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New Podcast Alert: Anxiety Addict's Bedtime Stories: The Antidote to Doom-Scrolling

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Source: Sofia Alexander Photography

Jul. 16 2023, Published 6:57 p.m. ET

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"I was sitting on the floor of my kid’s room looking at the stacks and stacks of books from all over the world. Clearly, everyone everywhere agrees that these help children sleep. So why don’t we have bedtime stories for adults?" began Jo Newman, the unlikely heroine armed with an old-fashioned quill, aiming to slay the beast of doom-scrolling. "We don’t need another app, we need a bedtime story."

Doom-scrolling, the insidious pastime of imbibing an endless stream of disturbing news, has become the new bedtime routine for most adults. Recent research from Pew depicts a concerning 2023 landscape, where over 65% of American adults confess to falling asleep to the blue light of their devices, after their daily dip into the chaotic world of social media.

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Once Upon a Midnight Dreary, As I Scrolled, Weak and Weary…

Enter Jo Newman's antidote: "Anxiety Addict's Bedtime Stories". A treasure trove of real stories, told by herself and guest readers that are soothing enough to lull the most troubled of minds into sleep. Her weapon of choice? Short, funny, true stories to help the anxious drift off to dreams more calming than social media or the news can offer.

"We can't get off of our phones, it’s too much to ask," Newman said with a shrug, "So, I made this website and podcast to help you turn off your brain instead of turning it on."

Stories: The Old Kid on the Block

"Anxiety Addict's Bedtime Stories" has seen a remarkable debut on all podcast platforms. It appears Newman's unconventional approach is hitting the right notes, offering a balm to an anxious society looking for respite.

"We’re all anxious. And anxiety is lonely. Why not create a space where we can feel understood at the end of the day?” she wondered.

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The Troll under the Bridge

While many laud Newman's novel solution, there are skeptics who question its effectiveness. Critics argue that changing the nature of content consumed before bed is merely a Band-Aid, not a cure.

Brushing off the criticism with a laugh, Newman said, "I'm not trying to win a Nobel Prize here. As I say in my intro, good writing is meant to make you think. This is the opposite."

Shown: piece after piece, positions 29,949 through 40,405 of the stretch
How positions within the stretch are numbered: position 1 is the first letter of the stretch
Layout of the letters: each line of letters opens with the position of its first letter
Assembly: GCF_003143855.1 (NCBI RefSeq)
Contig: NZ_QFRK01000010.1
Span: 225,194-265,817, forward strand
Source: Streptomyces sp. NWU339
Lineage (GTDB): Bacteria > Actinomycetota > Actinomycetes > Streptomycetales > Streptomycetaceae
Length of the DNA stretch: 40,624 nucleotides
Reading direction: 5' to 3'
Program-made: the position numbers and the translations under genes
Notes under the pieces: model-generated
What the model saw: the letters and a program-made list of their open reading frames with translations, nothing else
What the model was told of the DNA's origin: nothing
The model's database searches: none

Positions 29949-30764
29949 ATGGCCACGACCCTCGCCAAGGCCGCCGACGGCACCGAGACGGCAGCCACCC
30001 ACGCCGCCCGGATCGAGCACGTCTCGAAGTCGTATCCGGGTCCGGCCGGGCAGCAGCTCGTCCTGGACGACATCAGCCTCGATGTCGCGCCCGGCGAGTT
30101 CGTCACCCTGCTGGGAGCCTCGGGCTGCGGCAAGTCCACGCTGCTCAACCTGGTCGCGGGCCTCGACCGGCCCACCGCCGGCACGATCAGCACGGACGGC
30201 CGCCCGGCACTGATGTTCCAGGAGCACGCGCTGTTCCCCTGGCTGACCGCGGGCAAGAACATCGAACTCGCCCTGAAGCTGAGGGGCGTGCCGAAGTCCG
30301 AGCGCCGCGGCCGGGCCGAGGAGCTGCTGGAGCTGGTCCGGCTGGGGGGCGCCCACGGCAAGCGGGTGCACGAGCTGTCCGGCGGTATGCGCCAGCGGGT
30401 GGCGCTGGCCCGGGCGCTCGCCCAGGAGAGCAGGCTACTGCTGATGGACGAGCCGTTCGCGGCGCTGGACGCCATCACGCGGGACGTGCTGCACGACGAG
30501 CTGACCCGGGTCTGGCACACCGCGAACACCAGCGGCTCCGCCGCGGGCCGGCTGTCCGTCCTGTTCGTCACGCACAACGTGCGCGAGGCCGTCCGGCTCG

Newman believes that even a temporary departure from the doom-scrolling spiral can make a difference, offering anxious individuals a chance to detach and decompress before sleep.

Newman's Parting Words: And They All Slept Happily Ever After?

While her stories may not single-handedly slay the monster of digital dependency, it does give our phone-addicted selves a soft pillow to land on. Newman's final observation was one of buoyant optimism, an infectious enthusiasm that had one wishing for a dash of herfairy dust.

"I want my audience to know that they aren’t alone, that there are so many of us lying in bed, stressing about every dumb thing we’ve ever said or done. We agonize over our to-do list while our brains dive into every possible worst-case scenario. ” Says Newman, interviewed at 3 am her time. “These stories are to make you laugh, take your mind off of the anxiety spiral, and let you know that your life’s blunders are part of a bigger picture - we’re all a mess out there and now we can be a big, funny mess together, in here.” She publishes the stories on the website as well, so audiences have a choice to read to themselves.

She suggests starting with the story following a 13 year-old Canadian boy who tries to smuggle an adult-content (insert smiley face) VHS across the US border in the late 80s. Newman promises, “That story will make you feel better about at least 75% of your own embarrassing situations.”

Anxiety Addict’s Bedtime Stories is a safe, inconsequential, and ultimately entertaining place for the mind to go at the end of a long day or even while doing the dinner dishes. After all, even in a world drowning in hashtags and headlines, who can resist the timeless allure of a good story?

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